Palets Bretons Recipe – French Butter Biscuits or Cookies

Put just a few good quality basic ingredients together – salted butter, sugar, egg yolks, flour and baking powder – and what do you get? Irresistible French butter biscuits…

Flamiche Recipe – French Leek Pie

A typical French winter classic: leek pie from Picardy which uses 4 egg yolks! For National Pie Day.

French Apple Custard Tart – An Easy Yolk Recipe you HAVE to try!

The last time I made this French Apple Custard Tart, I earmarked the recipe and put it aside in a special file called “Best egg yolk recipes: must re-make for le blog”.  That was last autumn.

Luckily this delicious custard tart and I were reunited with me falling on the stairs – there’s always a silver lining! A forced foot-rest due to ankle sprain and torn ligaments has had me rather house-bound and frustrated at cancelling my pastry and chocolate walks in Paris but an office clean-out has meant that the tempting yolk recipe file has resurfaced from the back of the cupboard!

Alsacian French Apple Custard Tart Recipe

This French Apple Custard Tart recipe is also ridiculously easy – especially if you cheat and buy ready-made pastry.  However, I do urge you to make your own sweet pastry here, as adding that extra touch of cinnamon in the base had even my cinnamon-avoiding husband ask for a THIRD slice.

Techniques such as blind-baking the pastry beforehand is also cleverly replaced by simply laying out the apples and baking them before adding the filling. For macaron, meringue, and financier lovers, then you’ll appreciate having another egg yolk recipe up your sleeve and the good news is that this filling uses 4 egg yolks!  The filling couldn’t be simpler – just whisk the whole lot together and pour on top of the apples.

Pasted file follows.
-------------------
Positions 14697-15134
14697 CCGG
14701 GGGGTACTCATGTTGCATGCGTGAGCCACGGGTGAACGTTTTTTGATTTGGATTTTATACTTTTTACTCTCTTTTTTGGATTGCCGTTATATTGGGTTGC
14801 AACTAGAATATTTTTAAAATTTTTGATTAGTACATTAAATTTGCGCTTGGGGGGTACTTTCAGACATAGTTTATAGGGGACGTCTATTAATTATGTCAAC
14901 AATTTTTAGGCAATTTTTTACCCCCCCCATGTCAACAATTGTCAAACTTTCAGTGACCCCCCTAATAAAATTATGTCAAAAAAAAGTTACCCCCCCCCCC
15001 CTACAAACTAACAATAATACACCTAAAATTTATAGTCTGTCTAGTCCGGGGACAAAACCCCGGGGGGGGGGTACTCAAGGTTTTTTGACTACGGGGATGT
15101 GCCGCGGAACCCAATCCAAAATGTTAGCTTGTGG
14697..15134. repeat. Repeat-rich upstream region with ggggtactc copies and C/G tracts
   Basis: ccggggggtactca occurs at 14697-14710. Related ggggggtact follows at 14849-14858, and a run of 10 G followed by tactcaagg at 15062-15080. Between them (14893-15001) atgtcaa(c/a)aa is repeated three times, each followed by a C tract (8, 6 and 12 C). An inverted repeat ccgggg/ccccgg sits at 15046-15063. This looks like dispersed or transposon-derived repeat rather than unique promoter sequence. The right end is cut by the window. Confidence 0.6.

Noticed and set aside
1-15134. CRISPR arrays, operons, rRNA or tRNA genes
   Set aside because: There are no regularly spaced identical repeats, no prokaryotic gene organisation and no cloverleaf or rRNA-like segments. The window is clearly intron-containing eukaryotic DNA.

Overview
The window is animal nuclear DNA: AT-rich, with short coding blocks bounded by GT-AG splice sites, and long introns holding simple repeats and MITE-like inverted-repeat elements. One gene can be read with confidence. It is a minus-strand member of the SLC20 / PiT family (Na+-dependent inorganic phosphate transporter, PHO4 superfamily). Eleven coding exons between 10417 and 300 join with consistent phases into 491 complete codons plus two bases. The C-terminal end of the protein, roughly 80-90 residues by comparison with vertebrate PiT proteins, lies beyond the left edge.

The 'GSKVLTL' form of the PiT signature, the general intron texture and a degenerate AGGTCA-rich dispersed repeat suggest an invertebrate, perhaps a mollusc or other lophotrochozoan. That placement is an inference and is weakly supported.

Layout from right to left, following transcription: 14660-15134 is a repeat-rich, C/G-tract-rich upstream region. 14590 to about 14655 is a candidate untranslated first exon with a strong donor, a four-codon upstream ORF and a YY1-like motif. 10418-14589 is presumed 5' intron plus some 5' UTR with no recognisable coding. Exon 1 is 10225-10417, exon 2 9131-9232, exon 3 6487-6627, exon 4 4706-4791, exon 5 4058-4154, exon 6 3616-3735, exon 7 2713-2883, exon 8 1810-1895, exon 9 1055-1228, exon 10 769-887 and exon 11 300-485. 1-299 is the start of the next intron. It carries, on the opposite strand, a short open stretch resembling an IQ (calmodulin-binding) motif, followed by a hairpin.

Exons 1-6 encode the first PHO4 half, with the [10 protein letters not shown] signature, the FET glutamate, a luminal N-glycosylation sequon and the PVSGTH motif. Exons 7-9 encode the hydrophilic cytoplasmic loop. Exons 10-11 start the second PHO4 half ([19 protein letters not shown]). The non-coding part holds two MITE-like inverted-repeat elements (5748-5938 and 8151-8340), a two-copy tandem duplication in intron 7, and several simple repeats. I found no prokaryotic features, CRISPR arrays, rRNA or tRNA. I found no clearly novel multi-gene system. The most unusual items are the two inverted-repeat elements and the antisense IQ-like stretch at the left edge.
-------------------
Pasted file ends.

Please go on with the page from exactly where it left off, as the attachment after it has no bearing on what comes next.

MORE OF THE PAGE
Easy best recipe for French apple custard tart

French Apple Custard Tart

Recipe adapted from ‘Tarte aux Pommes à l’Alsacienne’ in France the Beautiful Cookbook by the Scotto Sisters – with extra cinnamon and reduced sugar in the filling. If you make tartlets, either butter tartlet moulds or use 6 tartlet rings.

Serves 8

Preparation Time: 15 minutes
Cooking Time: 45 minutes

Makes one 25cm tart or 6 tartlets

300g sweet pastry (with 1/2 tsp ground cinnamon)
2-3 apples (Golden Delicious or Cox’s Pippin)
4 egg yolks
75g sugar
1/2 tsp ground cinnamon
200g double (heavy) cream

Alsatian apple cinnamon tart

1. Preheat the oven to 220°C/200°C fan/425°F (gas 7). Butter a 25cm tart tin (no need to butter if using non-stick moulds) or tart ring. Roll out the pastry dough larger than the tart tin (about 4cm larger) and press into the tin. Chill in the fridge.